Dr. Steven Lin wrote this awesome guest post; a practicing board accredited dentist and health educator. Check out his website here!
When you see someone with a stunning smile, have you ever wondered how they got it? Teeth send a powerful message of your health and wellbeing, but maintaining them can be a challenge.
Iâ€™m going to tell you some unspoken truths about how to get healthier teeth. Not only will great oral health make you look better, they will also save you money on your dental bills!
And here’s the real kicker. For life-changing health, there’s no better marker for many life-threatening conditions, than your mouth.
Diseases that may first be picked up in the mouth include:
- Heart disease
- Digestive disorders like irritable bowel disease
- Type II diabetes
- Erectile dysfunction
- Alzheimerâ€™s disease
- Autoimmune conditions like rheumatoid arthritis
So to get a start in 2018, I’m going to share with you some of the TOP TIPS I tell every one of my patients so that they can have a naturally healthy smile and body.
The Do’s and Don’ts of brushing your teeth.
Let’s start with brushing technique.
As a dentist I see some very mistakes people make while brushing.
Hereâ€™s some of the most common:
- Use a brush with hard bristles
- Grip your brush with a fist â€“ use your fingertips for light touch
- Scrubbing too hard with an â€˜elbow action.’ Use light circular wrist motions
- Brush directly after a meal (wait 15 minutes)
- Use an antibacterial mouthwash daily.
Brushing DOâ€™s: Â
Good oral hygiene is incredibly simple. Use a brush with soft bristles and proper technique.
The modified bass technique is the way that dentists tell their patients to brush their teeth for two main reasons:
- It gets to where plaque can build up and cause problems with your teeth (under the gum line)
- Itâ€™s gentle and wonâ€™t cause damage
How to perform the modified bass technique
With a soft bristle toothbrush:
- Hold the toothbrush at a 45-degree angle.
- The action is a â€˜roll-down from the gum pocket.’ Perform a wrist flick instead of an â€˜up and down motion’ (picture the bristles of the brush â€˜scoopingâ€™ the plaque out from under the gums).
- Roll the brush bristles down to â€˜pull’ plaque of the â€˜pocketâ€™ between the gums and teeth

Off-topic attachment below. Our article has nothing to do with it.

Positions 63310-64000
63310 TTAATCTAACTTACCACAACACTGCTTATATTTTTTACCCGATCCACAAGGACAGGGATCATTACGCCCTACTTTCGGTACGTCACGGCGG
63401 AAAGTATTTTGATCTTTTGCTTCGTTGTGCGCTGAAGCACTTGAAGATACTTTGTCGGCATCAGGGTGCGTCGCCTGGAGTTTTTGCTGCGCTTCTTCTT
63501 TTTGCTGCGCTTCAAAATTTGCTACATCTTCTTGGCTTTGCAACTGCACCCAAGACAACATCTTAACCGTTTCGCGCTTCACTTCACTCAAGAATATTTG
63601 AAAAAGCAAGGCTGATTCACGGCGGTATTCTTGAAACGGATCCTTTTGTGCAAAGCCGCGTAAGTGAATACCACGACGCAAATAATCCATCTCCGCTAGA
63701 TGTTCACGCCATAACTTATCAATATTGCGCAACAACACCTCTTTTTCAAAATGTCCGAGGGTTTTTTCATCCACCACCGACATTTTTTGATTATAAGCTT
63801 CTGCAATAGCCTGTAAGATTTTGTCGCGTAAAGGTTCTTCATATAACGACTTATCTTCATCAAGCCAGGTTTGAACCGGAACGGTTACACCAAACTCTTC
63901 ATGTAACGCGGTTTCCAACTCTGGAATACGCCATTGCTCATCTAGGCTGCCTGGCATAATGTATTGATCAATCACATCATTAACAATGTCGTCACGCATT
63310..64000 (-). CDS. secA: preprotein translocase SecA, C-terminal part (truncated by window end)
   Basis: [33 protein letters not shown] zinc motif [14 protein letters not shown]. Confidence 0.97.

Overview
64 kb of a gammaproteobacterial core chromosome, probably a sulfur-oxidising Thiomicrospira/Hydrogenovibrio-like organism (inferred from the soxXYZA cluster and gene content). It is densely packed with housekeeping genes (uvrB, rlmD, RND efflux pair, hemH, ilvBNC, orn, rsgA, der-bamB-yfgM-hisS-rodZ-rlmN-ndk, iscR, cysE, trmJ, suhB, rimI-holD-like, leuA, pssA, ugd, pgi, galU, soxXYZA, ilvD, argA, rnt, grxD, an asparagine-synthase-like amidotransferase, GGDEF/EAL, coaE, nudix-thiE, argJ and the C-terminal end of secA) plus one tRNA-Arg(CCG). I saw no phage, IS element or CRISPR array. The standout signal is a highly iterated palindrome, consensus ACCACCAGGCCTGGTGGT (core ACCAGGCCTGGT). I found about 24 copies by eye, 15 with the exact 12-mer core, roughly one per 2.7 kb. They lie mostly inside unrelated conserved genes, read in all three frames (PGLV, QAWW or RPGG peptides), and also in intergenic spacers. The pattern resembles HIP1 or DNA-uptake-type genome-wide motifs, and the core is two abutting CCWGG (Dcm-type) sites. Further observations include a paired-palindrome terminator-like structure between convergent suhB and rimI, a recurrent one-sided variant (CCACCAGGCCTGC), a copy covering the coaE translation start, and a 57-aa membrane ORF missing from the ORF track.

- Perform this all around the mouth (3-4 times per tooth, inside and outside) EXCEPT behind the upper and lower front teeth (known as incisors)
- Behind the upper and lower incisors, put the brush 90 degrees (straight up and down) and use an UP and DOWN motion.
So will this brushing technique keep my teeth healthy for life?
Hereâ€™s the surprising answer to this question.
Brushing isnâ€™t everything you can do for healthy teeth and gums.
But thereâ€™s one key thing I explain to every one of my patients. When your car breaks down, there’s no use taking it to the car wash. A shiny coat of paint is fine, but we need to get under the bonnet and understand what’s wrong.
I’m going to now explain to you, some lesser-known habits for supporting healthy teeth and gums.
Here are some more unconventional, ways to promote healthy teeth.
- Nasal breathing (delivers more oxygen and prevents drying of the mouth).
- Good tongue posture (sitting up against the roof of the mouth. It’s great for your spinal posture.)
- Closed lips when not talking or eating.
- Tongue scraping (You get plaque build-up on your tongue too.)
BUT now letâ€™s get to the SECRET SAUCE for healthy teeth.
All of these factors help you to keep your teeth in good shape. But giving your teeth and gums need the right fuels to stay healthy for life. Â
- Your teeth have an inner immune system (fuelled by vitamin A, D, and K2).
- Oxygen and nasal breathing contributes to jaw growth and deep bodily functions such as mitochondrial balance.
- The oral microbiome (probiotic bacteria) help protect you against tooth decay, gum disease, and conditions like bad breath. It also connects directly to your gut.
Eating a diet that strengthens your teeth, balances your breathing, digestive system, and grow healthy, straight teeth.
- Eat foods rich in the fat-soluble vitamins A, D, and K2
- Butter (from pasture-raised animals)
- Organ meats
- Egg yolks
- Whole fatty fish
- Fermented foods like sauerkraut
- Remove refined foods, (including sugars)
- Sugar reduction â€“ Give yourself a sugar audit (you can download my free PDF for a guide at www.drstevenlin.com)
- Remove refined flour (breaks down as sugar in the body)
- Processed vegetable oils (they stop you from absorbing the crucial fat-soluble vitamins)
- Balance the mouth and gut with probiotic promoting foods
- Lots of fiber-rich vegetables
- Lots of prebiotic fibers found in foods like garlic, onions, and leeks
- Eat cultured, fermented foods rich in probiotic bacteria
Your body has all the tools it needs to protect you against dental diseases and other diseases. You just need to feed it the right things!
The beautiful thing about dental nutrition is eating for a healthy mouth, means the body follows along, naturally!
Curious to learn more? In my book The Dental Diet, Iâ€™ll show you the entire way that your teeth mirror the health of your whole body. We’ll explore ancestral medicine, the human microbiome, nutritional epigenetics, and youâ€™ll get access to my 40-day dental diet meal plan to start practicing dental nutrition for life-changing health!